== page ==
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Understanding the Teenage Brain, Part I

Understanding the Teenage Brain, Part I: The Importance of Connections

discussion3Parents, adolescents, and everyone in between can find the teenage years puzzling. Even Classical Greek philosopher Aristotle and famed playwright William Shakespeare penned questions about adolescent behavior.

Many teenage behaviors can be explained by changes happening in the brain during this specific period of development. It is important to note that the “teen” years can stretch beyond 13-18. Some of these behaviors may start showing up as young as eight, and they can continue into a person’s mid-twenties.

During this time, the brain is growing and changing as it experiences synaptic pruning. This means the brain is learning which connections it uses and strengthening those, while trimming away the excess. A National Geographic article on the teenage brain cites Vassar psychologist and adolescence researcher Abigail Baird, calling this period “neural gawkiness—an equivalent to the physical awkwardness teens sometimes display while mastering their growing bodies.” The changes can make teens seem impulsive and dramatic, but also allow them to be highly adaptable.

“Some parents think you just have to hold on—you just have to breathe and get through it,” Valley High School counselor Karla Hardy said. “We think these can be some of the best years because (teens are) trying things out, but they’re still protected.”

That layer of protection is why it is important for teens to have a strong family connection during the teenage years, even if they do not realize it. The teenage brain is a match for an adults when it comes to mental power, but thought processes come from a different part of the brain. Simply put, when adults make decisions, they use logic. Teens use emotions.

Another main feature of the teenage brain is its desire for connection. Teens are highly motivated by social rewards and are experimenting with independence by relying more on their friend groups for support. This can create what is known as the peer effect.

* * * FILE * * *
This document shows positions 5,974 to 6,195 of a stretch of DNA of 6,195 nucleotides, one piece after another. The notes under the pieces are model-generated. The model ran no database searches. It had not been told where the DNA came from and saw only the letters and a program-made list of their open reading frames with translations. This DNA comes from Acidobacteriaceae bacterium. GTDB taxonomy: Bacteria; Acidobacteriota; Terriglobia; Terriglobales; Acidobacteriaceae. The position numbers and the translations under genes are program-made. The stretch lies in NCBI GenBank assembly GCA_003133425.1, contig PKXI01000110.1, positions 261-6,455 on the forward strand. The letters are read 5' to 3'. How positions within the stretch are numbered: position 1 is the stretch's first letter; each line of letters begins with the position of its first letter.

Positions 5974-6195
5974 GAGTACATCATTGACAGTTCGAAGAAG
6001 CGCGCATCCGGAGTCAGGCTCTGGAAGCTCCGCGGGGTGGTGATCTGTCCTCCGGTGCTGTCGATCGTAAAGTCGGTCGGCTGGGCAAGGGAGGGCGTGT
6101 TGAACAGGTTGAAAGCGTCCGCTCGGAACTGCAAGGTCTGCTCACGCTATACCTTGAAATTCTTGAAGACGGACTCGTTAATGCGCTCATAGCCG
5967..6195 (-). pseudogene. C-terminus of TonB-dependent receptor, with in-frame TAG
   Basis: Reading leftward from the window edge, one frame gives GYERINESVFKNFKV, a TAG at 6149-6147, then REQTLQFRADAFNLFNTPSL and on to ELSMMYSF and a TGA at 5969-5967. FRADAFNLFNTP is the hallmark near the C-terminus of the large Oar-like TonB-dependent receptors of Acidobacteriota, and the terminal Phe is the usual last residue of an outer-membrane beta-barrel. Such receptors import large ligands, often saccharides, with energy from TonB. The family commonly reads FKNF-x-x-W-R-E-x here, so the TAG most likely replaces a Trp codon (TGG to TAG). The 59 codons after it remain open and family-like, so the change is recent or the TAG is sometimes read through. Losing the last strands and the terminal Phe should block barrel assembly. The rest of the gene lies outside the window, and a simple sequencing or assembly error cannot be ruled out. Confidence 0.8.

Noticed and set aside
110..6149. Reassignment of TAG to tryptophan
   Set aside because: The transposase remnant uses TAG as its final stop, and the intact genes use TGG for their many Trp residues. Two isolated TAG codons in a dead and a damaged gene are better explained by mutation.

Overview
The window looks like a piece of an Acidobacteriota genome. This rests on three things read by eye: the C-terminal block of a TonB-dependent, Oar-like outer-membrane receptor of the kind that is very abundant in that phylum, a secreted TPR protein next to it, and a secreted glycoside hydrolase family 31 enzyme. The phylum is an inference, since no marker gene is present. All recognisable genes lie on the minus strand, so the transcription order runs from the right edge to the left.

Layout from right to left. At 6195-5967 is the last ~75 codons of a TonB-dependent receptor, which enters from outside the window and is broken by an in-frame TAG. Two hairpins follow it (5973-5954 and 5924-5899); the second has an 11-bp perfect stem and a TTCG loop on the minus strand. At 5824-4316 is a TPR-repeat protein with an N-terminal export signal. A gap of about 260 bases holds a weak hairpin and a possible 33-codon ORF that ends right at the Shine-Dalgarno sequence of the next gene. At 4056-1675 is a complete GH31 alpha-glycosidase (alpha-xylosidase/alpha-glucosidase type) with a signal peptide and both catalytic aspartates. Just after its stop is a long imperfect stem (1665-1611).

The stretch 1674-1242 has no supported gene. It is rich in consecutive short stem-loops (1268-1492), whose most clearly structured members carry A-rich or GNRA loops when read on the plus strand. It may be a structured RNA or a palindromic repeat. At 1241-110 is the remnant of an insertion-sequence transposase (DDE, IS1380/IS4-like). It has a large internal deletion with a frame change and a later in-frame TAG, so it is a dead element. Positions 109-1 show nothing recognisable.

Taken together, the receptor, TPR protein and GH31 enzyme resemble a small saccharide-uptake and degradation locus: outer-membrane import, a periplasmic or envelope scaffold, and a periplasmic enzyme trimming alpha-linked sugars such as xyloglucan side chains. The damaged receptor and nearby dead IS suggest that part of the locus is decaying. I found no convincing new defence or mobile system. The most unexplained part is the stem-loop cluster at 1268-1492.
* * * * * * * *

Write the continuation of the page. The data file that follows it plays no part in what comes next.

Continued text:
“If adolescents made all of their decisions involving drinking, driving, dalliances, and delinquency in the cool isolation of an experimenter’s testing room, those decisions would likely be as risk averse as those of adults,” adolescence researchers from Temple University said in a 2013 research summary. “But therein lies the rub: Teenagers spend a remarkable amount of time in the company of other teenagers.”

Humans spend more time with peers their own age during adolescence than any other time of life, and they are wired to want those peers to like them. When teens experience a social reward, it registers much more intensely than it might for an adult. Some brain scans indicate that teen brains “feel” peer exclusion the same way they would threats to life. This can lead them to taking risks to impress or attract their peers.

“The teenage brain is all about risk-taking,” district teacher-leader Carrie Jacobs said. “While that’s awesome in learning, they don’t have the forethought to see that (something) is going to be a bad decision.”

The Temple University researchers summarized two different simulated driving tasks focused on risk. In both, adults and teens took a similar number of risks when they were alone. With a peer in the room, teens took 50-100 percent more risks and “indicated stronger preferences for immediate over delayed rewards.” Adults did not change their behavior.

This desire to connect with peers is not always a detriment. It can also lead to future successes. The teen brain is open, flexible, and unafraid of new things compared to the adult brain—in fact, it seeks out change. This makes teens capable of leaving the safety of home to venture into the unknown “real world” with success. Combined with wanting to be liked, this can make teens amazing networkers. They are driven to connect with new people, building a support network for when they do leave the family.

During this period of growth and preparation for life on their own, teenagers still need a lot of support from parents and guardians. Not only do adults have logical thought to offer, they have life experience. The best thing parents and guardians can do is make sure their teens see them as resources. That trust comes from another connection—the bond between a child and their parent or guardian.

“The personal connection is a feeling,” Hardy said. “If they know, at the end of the day, they are unconditionally loved, that will strengthen the family.”

To learn more about connecting with your teenager, watch the district website for the second part in this series. Hardy, Jacobs, and Youth Justice Initiative representatives will offer more insights into the teen mind and provide tips and resources to help parents reach their teens.

 

Sources

Beautiful Brains by David Dobbs, from “National Geographic” (2011)

The Teen Brain: Still Under Construction from the National Institute of Mental Health (2011)

The Teenage Brain: Peer Influences on Adolescent Decision Making by Dustin Albert, Jason Chein, and Laurence Steinberg; from “Current Directions in Psychological Science” (2013)

Youth Justice Initiative